WINNIPEG, Manitoba (AP) Michelle Wie and Jiyai Shin shared more than the top of the leaderboard after the third round at the CN Canadian Women's Open.
Both players suffered plenty of mosquito bites after a rainy round that saw them finish tied at 10 under for the tournament at St. Charles Country Club.
"Actually, they tried to kill me," laughed Shin, who wiped out Wie's three-stroke lead with a 3-under 69.
Wie, who recorded three birdies to go along with three bogeys in her even-par round, agreed with her South Korean playing partner.
The native of Hawaii said the winged nuisances affected her game.
"I have to say of everything, the mosquitoes were the hardest to concentrate," Wie said. "They were pretty bad. But I found out they were a little better on the greens than on the fairways.
"They were very bad on the rough, so I'll try to avoid that tomorrow."
Na Yeon Choi drained a 60-foot birdie putt on the 18th hole that moved her into a tie for third with fellow South Korean Jee Young Lee and Norway's Suzann Pettersen at 6 under.
"I used the (mosquito) spray, but I feel like they (got) worse," said Choi, who posted a 71.
"I think they like the smell."
Pettersen, the defending champion ranked No. 3 on the World Rolex Rankings, shot a 72.
"Today was just awful for me," Pettersen said. "But I'm in reach of the top so it was a good day to play bad and hang in there."
Three Canadians are part of the 73-player field looking for a share of the $2.25 million purse, with $337,500 going to the winner.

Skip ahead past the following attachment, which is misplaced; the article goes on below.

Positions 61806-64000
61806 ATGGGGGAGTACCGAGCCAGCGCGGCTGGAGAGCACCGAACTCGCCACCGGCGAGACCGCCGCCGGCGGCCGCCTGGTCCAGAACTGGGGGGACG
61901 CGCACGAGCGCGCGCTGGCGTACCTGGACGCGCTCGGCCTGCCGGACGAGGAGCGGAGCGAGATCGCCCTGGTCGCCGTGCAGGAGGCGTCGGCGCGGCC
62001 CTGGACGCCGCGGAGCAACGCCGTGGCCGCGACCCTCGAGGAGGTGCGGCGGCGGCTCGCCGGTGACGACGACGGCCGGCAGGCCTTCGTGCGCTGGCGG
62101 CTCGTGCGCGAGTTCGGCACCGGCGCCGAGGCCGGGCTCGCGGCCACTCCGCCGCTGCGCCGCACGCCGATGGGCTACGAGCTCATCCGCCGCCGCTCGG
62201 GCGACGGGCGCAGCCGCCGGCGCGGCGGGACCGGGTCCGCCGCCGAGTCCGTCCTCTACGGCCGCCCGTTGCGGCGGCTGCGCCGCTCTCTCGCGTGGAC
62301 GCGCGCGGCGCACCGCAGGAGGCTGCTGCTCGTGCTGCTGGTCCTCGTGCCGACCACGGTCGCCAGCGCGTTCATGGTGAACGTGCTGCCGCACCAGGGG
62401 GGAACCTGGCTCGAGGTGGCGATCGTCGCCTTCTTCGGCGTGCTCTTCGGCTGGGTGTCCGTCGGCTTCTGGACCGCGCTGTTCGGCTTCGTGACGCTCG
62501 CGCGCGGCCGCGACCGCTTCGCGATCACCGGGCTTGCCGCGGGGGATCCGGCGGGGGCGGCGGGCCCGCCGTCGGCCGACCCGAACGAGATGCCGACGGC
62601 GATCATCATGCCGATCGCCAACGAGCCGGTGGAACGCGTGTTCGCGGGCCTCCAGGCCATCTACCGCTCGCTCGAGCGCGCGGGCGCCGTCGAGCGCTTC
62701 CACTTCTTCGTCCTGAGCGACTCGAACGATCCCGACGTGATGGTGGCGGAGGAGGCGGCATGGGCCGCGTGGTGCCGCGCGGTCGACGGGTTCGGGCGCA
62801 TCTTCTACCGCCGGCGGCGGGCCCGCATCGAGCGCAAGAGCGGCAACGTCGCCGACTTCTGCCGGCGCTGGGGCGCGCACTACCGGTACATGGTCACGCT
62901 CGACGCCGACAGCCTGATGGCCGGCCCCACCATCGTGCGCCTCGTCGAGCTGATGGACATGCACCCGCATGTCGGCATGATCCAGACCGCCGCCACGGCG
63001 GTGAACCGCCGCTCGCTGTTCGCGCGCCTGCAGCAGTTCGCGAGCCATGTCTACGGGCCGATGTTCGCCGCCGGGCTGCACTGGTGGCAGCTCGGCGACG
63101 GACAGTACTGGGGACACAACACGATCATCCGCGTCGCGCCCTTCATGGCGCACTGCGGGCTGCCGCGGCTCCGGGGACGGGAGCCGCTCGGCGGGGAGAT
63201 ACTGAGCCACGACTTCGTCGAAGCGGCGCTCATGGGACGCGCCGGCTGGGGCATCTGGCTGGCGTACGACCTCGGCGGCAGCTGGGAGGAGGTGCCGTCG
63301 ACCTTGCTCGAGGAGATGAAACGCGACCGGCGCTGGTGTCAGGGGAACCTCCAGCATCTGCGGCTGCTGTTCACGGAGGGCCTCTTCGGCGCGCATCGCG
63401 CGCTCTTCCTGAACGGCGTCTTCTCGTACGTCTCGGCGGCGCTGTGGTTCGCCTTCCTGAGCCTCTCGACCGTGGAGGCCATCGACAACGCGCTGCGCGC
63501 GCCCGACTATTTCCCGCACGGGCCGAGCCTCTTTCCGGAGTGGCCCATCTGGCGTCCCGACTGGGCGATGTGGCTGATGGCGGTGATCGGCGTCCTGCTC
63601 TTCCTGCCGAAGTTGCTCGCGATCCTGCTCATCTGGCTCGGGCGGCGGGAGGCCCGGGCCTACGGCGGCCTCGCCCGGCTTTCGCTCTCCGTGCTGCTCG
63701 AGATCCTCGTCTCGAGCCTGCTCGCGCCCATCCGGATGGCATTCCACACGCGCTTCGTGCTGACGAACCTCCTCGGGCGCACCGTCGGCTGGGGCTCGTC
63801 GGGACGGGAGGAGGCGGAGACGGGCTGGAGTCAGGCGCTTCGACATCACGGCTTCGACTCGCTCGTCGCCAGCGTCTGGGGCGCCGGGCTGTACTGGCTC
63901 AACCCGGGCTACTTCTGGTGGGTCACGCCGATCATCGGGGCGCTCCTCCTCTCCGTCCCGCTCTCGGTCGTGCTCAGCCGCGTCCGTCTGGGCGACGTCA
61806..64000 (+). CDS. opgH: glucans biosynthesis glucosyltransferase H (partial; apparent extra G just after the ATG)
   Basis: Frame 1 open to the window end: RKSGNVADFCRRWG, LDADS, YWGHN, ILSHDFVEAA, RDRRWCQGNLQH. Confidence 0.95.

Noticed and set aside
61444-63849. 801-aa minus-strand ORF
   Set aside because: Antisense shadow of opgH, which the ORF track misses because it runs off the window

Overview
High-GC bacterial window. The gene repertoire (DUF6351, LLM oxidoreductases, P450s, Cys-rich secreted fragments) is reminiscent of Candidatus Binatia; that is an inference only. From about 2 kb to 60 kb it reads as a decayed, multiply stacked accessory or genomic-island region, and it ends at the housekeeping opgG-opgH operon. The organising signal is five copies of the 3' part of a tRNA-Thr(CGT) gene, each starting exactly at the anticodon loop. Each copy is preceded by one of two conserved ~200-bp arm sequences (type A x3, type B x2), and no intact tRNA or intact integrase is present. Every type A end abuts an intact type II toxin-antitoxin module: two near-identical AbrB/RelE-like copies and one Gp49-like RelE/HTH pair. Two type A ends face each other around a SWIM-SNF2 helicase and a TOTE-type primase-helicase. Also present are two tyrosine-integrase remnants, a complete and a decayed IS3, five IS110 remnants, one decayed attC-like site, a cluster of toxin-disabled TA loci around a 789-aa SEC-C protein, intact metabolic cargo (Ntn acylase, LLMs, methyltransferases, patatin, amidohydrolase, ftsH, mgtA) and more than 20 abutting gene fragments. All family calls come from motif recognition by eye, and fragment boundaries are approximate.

Charlottetown's Lorie Kane was the low Canadian after posting a morning round of 4-under 68 that had her even for the tournament and tied for 26th.
Montreal's Lisa Meldrum was 2 over and tied for 41st following a round of 71, while Adrienne White (75) of Red Deer was 4 over in a tie for 53rd.
Kane was smiling after rebounding from a 75 on Thursday and a 73 on Friday.
The 15-year veteran's third round featured spells of light rain and the ever-present mosquitoes.
"Being from Prince Edward Island, we can get some pretty nasty ones, too," Kane said with a laugh when asked if the bugs were the biggest she'd ever seen.
But these, I gave quite a bit of blood today."
No Canadian has won the event - the only LPGA Tour stop in Canada - since Jocelyne Bourassa in 1973.
Wie, ranked No. 12 in the world, is seeking her first victory this season and second of her career.
The 20-year-old joined the tour last season and won last year's Lorena Ochoa Invitational. The Open is her 15th event of the season and her highest finish was third in May's Tres Marias Championship.
No. 4-ranked Shin also joined the tour last year. The 22-year-old already has three victories, including last month's Evian Masters. She's also posted nine top-10 finishes this season.
Shin and Wie will play together Sunday for the fourth straight round this week.
"Tomorrow should be a fun game because right now Michelle, she has (been playing great)," Shin said. "And then also I have a good feeling, too."
Rachel Hetherington of Australia had the lowest round of the day - and her season - with a 66.
One player who wasn't feeling great Saturday was No. 8-ranked Paula Creamer of the U.S., but mosquito bites weren't to blame.
Aside from playing with a thumb injury, Creamer began suffering from what she believed was food poisoning in the morning.
She saw a doctor and had a shot before her round and another at the turn.
"This was the hardest thing I've had to do," said Creamer, who still recorded a 70 and was tied for ninth at 4 under with fellow American Morgan Pressel.
"I've played through a lot of pain and I've played through being sick a bunch, but this was a hard one. The weather didn't help much, either."